Notre-Dame de Paris is a medieval Catholic cathedral on the Île de la Cité in the fourth arrondissement of Paris, France. The cathedral is widely considered to be one of the finest examples of French Gothic architecture, and it’s among the largest and most well-known church buildings in the world. The naturalism of its sculptures and stained glass serve to contrast it with earlier Romanesque architecture. The cathedral treasury contains a reliquary, which houses some of Catholicism’s most important relics, including the purported Crown of Thorns, a fragment of the True Cross, and one of the Holy Nails.
Notre-Dame de Paris was among the first buildings in the world to use the flying buttress. The building was not originally designed to include the flying buttresses around the choir and nave but after the construction began, the thinner walls grew ever higher and stress fractures began to occur as the walls pushed outward. In response, the cathedral’s architects built supports around the outside walls, and later additions continued the pattern. The total surface area is 5,500 m² .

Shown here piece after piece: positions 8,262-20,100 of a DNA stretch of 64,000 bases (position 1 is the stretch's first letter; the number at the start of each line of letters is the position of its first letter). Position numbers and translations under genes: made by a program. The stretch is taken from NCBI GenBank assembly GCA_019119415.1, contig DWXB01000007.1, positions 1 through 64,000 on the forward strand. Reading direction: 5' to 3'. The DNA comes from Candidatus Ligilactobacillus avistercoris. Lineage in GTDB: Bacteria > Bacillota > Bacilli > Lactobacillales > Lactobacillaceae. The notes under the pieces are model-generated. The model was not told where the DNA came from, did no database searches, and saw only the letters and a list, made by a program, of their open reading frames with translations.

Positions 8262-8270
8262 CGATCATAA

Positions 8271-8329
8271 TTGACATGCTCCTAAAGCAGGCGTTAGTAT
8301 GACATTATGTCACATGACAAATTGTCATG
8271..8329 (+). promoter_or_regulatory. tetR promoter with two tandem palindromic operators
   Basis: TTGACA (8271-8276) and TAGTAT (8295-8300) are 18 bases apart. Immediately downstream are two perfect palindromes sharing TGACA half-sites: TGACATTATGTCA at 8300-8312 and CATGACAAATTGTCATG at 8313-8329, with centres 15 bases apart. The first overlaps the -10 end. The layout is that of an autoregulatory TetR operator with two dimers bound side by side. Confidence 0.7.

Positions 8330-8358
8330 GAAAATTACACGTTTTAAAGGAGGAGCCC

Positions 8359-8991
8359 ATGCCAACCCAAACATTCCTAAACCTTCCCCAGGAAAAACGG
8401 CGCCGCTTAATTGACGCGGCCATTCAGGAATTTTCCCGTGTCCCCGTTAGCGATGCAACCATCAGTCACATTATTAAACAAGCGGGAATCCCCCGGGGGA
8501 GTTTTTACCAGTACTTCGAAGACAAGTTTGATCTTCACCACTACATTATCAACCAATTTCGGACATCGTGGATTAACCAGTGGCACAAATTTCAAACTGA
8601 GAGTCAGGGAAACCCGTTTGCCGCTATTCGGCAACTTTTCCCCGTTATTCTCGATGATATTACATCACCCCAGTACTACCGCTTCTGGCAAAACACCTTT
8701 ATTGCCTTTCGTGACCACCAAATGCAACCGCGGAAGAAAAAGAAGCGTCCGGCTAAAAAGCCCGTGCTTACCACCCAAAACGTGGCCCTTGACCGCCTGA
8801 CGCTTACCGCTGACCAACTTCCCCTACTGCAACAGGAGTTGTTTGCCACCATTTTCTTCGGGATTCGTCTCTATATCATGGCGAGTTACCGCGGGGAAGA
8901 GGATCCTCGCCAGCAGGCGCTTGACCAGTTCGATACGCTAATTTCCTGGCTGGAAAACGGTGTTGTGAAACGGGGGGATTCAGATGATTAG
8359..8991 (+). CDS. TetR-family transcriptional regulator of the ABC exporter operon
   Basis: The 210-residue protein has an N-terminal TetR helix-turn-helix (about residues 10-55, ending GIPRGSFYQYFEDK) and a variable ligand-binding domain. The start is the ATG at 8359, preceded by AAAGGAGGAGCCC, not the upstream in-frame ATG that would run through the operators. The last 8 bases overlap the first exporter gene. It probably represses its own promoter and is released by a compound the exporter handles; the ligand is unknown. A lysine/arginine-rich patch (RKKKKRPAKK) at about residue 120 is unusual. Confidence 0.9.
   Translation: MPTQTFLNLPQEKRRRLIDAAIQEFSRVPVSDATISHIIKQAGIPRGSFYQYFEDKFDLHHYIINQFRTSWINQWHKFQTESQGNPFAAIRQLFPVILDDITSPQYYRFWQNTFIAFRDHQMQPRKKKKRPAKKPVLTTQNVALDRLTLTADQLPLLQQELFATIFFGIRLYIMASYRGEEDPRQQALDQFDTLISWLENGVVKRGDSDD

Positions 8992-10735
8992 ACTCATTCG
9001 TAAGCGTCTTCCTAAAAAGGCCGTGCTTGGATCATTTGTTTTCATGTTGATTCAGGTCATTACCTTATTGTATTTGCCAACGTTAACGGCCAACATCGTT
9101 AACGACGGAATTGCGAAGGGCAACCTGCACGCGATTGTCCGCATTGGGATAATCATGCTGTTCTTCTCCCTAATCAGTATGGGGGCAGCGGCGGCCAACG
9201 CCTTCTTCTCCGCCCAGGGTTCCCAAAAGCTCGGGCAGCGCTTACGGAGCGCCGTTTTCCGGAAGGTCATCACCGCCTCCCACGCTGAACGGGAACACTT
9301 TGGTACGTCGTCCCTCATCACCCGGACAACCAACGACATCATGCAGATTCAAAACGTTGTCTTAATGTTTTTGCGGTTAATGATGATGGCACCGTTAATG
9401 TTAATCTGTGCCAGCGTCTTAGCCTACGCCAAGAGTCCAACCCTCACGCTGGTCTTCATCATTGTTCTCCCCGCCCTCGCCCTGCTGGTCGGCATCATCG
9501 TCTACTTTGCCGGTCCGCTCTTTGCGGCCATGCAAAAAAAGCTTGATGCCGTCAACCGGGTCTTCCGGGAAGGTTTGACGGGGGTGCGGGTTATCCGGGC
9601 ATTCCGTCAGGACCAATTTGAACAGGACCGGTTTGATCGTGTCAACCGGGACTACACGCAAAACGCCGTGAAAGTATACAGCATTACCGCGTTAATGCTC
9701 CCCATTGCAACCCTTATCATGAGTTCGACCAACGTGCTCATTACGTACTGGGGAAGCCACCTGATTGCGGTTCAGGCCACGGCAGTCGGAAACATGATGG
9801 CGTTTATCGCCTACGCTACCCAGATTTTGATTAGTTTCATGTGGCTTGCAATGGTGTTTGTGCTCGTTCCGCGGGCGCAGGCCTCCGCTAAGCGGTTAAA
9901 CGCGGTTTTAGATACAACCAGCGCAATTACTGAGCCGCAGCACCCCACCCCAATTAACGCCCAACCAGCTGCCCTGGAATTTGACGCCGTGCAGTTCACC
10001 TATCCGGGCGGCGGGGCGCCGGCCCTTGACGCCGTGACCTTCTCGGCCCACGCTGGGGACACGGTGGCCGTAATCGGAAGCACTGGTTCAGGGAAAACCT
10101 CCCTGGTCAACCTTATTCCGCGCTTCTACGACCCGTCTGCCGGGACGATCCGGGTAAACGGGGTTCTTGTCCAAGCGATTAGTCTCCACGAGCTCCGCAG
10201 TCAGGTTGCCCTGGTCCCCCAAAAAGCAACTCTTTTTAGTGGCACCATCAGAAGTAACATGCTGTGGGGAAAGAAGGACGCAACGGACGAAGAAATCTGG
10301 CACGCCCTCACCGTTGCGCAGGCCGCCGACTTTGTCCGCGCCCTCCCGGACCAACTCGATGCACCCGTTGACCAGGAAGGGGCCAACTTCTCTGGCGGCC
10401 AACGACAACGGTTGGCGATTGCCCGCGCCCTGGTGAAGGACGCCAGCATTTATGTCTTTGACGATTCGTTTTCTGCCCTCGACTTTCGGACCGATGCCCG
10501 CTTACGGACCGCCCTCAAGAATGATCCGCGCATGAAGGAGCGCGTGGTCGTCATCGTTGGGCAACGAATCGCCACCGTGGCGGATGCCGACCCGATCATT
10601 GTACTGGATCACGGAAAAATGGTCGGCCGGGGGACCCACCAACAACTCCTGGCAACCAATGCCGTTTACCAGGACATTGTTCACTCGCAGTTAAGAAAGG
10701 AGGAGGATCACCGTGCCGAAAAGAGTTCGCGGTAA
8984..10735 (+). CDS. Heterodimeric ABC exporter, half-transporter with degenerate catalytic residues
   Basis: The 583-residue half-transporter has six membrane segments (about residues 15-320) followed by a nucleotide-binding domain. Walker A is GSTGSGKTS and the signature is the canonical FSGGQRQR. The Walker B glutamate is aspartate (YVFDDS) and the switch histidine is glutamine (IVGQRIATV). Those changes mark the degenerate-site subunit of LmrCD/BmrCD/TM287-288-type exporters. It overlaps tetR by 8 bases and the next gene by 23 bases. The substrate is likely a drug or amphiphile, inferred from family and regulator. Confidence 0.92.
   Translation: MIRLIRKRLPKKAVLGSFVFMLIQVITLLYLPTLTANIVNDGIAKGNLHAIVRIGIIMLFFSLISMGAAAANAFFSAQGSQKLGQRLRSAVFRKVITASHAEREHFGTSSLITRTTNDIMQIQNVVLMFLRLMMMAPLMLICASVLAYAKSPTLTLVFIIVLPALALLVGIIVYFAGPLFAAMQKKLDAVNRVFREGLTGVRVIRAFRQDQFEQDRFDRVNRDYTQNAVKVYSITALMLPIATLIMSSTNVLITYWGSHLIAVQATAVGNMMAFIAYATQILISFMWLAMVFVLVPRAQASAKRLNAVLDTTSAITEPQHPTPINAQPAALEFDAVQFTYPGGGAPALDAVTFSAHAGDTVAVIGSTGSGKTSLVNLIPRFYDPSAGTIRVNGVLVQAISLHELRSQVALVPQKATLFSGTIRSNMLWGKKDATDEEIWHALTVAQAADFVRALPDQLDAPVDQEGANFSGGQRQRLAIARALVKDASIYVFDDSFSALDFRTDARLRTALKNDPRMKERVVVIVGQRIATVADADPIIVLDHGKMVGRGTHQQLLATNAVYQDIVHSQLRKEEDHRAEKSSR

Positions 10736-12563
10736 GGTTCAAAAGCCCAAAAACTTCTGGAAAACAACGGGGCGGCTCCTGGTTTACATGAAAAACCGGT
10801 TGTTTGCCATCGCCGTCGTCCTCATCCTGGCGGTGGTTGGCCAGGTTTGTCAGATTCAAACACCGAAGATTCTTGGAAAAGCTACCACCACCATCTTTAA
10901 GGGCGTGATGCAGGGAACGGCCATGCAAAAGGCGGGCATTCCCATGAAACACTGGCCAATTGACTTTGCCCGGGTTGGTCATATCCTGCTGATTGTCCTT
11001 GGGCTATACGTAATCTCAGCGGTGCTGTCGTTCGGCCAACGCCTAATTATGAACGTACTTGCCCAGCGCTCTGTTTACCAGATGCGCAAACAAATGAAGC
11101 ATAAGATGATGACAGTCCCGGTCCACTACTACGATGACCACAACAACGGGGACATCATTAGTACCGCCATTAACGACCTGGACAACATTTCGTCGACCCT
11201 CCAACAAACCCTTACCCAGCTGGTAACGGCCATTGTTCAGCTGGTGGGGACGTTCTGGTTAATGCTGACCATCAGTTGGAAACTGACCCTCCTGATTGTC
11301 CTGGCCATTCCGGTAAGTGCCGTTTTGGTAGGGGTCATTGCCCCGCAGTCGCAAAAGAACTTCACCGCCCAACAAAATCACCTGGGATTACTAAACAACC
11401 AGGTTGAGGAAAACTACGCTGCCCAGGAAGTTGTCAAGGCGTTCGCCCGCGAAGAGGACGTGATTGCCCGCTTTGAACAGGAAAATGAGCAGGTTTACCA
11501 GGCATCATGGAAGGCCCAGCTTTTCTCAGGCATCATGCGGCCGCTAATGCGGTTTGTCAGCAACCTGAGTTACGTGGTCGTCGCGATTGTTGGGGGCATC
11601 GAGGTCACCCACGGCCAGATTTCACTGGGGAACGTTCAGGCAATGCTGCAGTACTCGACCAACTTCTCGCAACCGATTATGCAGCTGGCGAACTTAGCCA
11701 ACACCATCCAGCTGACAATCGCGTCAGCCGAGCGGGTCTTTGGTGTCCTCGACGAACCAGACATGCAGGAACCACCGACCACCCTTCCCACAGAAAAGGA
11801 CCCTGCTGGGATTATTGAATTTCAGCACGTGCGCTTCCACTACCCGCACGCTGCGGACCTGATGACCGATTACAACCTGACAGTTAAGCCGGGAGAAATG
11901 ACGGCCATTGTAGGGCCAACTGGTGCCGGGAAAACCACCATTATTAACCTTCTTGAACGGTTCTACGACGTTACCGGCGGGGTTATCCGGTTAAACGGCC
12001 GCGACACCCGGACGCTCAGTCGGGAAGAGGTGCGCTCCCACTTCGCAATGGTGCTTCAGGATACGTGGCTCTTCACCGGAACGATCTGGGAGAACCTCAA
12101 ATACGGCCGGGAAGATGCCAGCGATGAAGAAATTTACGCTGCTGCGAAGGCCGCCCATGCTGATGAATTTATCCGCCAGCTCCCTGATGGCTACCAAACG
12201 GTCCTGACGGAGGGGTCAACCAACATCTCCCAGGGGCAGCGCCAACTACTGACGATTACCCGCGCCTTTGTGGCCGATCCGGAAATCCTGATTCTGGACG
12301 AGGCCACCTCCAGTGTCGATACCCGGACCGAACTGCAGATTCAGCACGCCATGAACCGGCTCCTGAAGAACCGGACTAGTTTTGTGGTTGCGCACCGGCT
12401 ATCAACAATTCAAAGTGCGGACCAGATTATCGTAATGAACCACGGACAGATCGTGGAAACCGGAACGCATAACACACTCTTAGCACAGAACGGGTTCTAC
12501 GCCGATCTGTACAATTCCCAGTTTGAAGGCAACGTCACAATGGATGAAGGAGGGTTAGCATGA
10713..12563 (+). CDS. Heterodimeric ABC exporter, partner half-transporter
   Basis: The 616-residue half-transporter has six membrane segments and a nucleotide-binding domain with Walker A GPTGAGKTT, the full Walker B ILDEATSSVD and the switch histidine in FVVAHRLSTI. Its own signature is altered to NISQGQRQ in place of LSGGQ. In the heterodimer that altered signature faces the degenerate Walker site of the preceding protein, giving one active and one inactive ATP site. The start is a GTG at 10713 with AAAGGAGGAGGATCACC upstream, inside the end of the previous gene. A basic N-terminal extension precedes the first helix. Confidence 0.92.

Many small individually crafted statues were placed around the outside to serve as column supports and water spouts. Among these are the famous gargoyles, designed for water run-off, and chimeras. The statues were originally colored as was most of the exterior., but the paint has worn off. The cathedral was essentially complete by 1345. The cathedral has a narrow climb of 387 steps at the top of several spiral staircases; along the climb it is possible to view its most famous bell and its gargoyles in close quarters, as well as having a spectacular view across Paris when reaching the top.
The most significant change in design came in the mid 13th century, when the transepts were remodeled in the latest Rayonnant style; in the late 1240s Jean de Chelles added a gabled portal to the north transept topped off by a spectacular rose window.